Charging modes for electric vehicles

Lorenzo Ferrari

Nowadays there are more and more electric vehicles on our roads. However around the world of the electric there is a veil of mystery due to technicalities that first-time users  have to face. Which is why we decided to clarify one of the main aspects of the electric world, the EV charging. The charging takes place by means of a physical connection between vehicle and charging infrastructure. The reference standard for the conductive charging of electric vehicles is IEC 61851-1. It defines 4 charging modes. We will see them in detail below, trying to sort out the clutter around them.


Mode 1


It consists in the direct connection of the electric vehicle to the normal current sockets without special safety systems. Typically mode 1 is used for charging electric bikes and scooters. This charging mode is prohibited in public areas in Italy and it is also subject to restrictions in Switzerland, Denmark, Norway, France and Germany. Furthermore it is not allowed in United States, Israel and England.

modo 1 ricarica auto elettrica dazetechnology modi di ricarica auto elettriche

The rated values for current and voltage shall not exceed 16 A and 250 V in single-phase while 16 A and 480 V in three-phase.


Mode 2


modo 2 ricarica auto elettrica dazetechnology modi di ricarica auto elettriche

This charging mode requires a personal protection against electric shock placed between the standard plug and the electric vehicles. Usually it is installed on the cable and it is called Control Box. Nevertheless mode 2 is prohibited in public areas in Italy. In addiction, it is subject to restrictions also in United States, Canada, Switzerland, Denmark, France, Norway.

The rated values for current and voltage shall not exceed 32 A and 250 V in single-phase while 32 A and 480 V in three-phase.


Mode 3


The EV supply equipment is permanently connected to an alternate current supply network, in other words the EV is connected to a charging point that is permanently attached to the power grid. The control and protection functions are installed directly on the charging points, thus freeing the cable from the annoying and uncomfortable Control Box. Currently Mode 3 is the most popular method and it has no restrictions on use.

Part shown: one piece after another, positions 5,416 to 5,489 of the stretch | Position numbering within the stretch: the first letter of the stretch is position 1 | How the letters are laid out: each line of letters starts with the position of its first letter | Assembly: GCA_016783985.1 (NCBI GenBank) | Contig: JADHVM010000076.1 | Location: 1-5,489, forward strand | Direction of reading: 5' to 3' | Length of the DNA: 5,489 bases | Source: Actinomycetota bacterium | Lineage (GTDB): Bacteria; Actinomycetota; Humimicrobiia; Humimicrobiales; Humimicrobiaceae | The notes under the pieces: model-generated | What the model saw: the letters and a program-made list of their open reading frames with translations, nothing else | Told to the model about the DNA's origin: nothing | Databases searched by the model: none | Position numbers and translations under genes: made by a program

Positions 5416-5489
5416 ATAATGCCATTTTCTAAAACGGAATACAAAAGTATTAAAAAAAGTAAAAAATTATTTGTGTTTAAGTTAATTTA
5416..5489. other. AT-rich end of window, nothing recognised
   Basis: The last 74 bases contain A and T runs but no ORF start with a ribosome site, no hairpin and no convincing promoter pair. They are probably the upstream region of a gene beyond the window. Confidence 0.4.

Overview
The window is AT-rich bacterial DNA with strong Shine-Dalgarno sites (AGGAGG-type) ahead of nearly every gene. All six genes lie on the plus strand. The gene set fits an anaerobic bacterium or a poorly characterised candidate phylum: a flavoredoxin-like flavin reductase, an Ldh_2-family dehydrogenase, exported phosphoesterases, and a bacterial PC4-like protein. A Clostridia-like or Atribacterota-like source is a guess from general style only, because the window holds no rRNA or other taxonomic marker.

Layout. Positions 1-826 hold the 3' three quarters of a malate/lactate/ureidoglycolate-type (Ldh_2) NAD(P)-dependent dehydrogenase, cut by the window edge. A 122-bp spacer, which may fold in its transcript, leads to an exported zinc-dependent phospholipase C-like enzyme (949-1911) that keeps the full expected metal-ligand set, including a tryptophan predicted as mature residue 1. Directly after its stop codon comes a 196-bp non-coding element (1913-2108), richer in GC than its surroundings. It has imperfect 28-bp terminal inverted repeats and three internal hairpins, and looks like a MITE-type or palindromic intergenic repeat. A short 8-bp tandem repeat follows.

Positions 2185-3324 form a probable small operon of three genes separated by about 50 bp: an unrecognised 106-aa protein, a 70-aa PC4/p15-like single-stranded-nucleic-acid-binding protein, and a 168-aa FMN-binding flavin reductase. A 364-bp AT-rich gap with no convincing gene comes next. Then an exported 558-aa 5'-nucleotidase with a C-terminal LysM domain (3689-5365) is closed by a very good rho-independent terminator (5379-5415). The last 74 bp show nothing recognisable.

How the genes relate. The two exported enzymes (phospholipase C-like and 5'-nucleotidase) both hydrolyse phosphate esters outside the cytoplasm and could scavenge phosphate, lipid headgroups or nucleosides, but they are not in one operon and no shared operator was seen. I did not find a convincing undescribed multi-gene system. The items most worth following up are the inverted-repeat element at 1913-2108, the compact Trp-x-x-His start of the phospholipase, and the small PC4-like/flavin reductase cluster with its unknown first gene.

Normally the recharge of the vehicle in single phase can be found up to 32 A and 250 V in single-phase while up to 32 A and 480 V in three-phase, even if there are no limits imposed by legislation.

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An example of mode 3 is DazeBox and DazePlug, two charging systems developed by DazeTechnology. Although the first is manual and the second automatic both are designed to operate in mode 3.


Mode 4


modo 4 ricarica auto elettrica dazetechnology modi di ricarica auto elettriche

It is the only charging mode that provides direct current. This charging mode requires an external power converter to which your charging cable has to be attached. Usually the charging station is much more voluminous than a simple one, this is due to the presence of a converter that transforms the current from AC into DC before entering the charging cable.

Mode 4 has two standards, one Japanese and one European one called CHAdeMO and CCS Combo respectively. Usually you will find charging stations up to 200A and 400V even if an upper limit is not specified in the legislation.

Although there are 4 well regulated charging modes there are still many steps to be taken in terms of rules and regulations for electric mobility. In addition, the electric vehicle can be considered both as an electrical device and as a simple vehicle. This duality makes standardization of mobility even more complicated and difficult the standardisation of electric mobility. That is why CEI (Italian Electrotechnical Committee) formed a Technical Committee CT 312  “electrical and electronic components and systems for electric vehicles and/or hybrids for electric road traction” in 2010. Efforts are therefore required from all major standardisation bodies to establish comprehensive standards clarifying all the characteristics and technical aspects of electric vehicles. It is easy to suppose that electric mobility has what it takes to change the the paradigm of mobility, however it is difficult to determine how long it will take.

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